We've established that the Porter 46 will allow you to pack plenty of items, and organize them all just how you like. Notice I said plenty of items there - 46 liters is a lot of storage space, and you are bound to feel the weight of the pack when you have to carry it around for a few hours. So, what can you expect, in terms of your own carrying comfort?
For one thing, the back panel is padded, so there shouldn't be any items from inside the pack that are poking you in the bag. However, it's not ventilated, which is a big downside in my opinion. Just imagine walking around in the middle of August with this beast on your back - you are bound to begin sweating bullets after about half an hour.
The shoulders straps, on the other hand, are padded and ventilated, so there's that. They also come with a sternum strap that doubles as an emergency whistle - perfect for all of us who couldn't whistle to save our life. And the job of the sternum strap is to keep both of the shoulder straps in place, so that one of them can't just slip off.
I mentioned already that there's a lightly padded hipbelt, but I didn't tell you what it's main purpose was. Well, it has to do with your carrying comfort; a hipbelt helps distribute the weight of the pack across your entire torso, so that you shoulders aren't the only ones carrying the load. That means that the pack won't feel too heavy on your back, and that you should stay reasonably comfortable even when it's fully packed.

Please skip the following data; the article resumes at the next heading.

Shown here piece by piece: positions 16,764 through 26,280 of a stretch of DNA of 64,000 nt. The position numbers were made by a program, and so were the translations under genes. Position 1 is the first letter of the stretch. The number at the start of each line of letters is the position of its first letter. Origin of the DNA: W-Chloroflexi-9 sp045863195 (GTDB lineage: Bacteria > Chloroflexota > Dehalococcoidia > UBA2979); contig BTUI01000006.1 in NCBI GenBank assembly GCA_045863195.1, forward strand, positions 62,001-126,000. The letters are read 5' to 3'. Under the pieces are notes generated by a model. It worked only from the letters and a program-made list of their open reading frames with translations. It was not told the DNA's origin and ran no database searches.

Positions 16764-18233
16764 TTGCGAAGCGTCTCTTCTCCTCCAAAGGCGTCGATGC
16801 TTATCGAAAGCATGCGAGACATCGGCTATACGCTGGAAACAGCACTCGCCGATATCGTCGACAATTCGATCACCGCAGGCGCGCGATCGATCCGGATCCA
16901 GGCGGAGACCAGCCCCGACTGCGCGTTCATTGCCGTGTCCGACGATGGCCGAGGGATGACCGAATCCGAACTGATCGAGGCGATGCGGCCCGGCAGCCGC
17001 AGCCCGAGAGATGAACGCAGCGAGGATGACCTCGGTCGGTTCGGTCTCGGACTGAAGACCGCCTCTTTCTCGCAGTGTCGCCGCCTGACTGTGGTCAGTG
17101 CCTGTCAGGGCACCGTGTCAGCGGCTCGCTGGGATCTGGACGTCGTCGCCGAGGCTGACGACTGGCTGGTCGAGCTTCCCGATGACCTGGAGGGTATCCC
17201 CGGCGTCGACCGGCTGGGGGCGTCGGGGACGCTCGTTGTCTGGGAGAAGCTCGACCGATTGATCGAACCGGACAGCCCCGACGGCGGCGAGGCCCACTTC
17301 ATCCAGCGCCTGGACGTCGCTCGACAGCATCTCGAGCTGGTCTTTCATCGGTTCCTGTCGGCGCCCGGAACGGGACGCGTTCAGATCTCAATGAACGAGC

Overall, it looks like a very comfy backpack - especially for its size. And the shoulder straps and the harness can be stored away in their separate compartment, for when you want to put the Porter in the overhead compartment, or trunk of your car or whatever - the point is that you hide them so that they won't get caught on anything.
Note: There is a specific women's version of the Farpoint called the Fairview (see a detailed review here)
The smaller version is the Osprey Porter 30 which some people are going to love because it is easier to fit in smaller planes as carry-on and easier to carry around town when you are out and about (at home or traveling).
Of course, this means you can carry less, but having no issue on a plane with carry-on might just be worth it.
Then again, maybe carrying less is also not a bad thing right? Who wants to be a packhorse!
Both bags fit a 15 inch laptop, and basically the only difference between the Porter 46 and the Porter 30 is their size. This pack is like the scaled down version of the larger Porter, but they both have the same awesome features.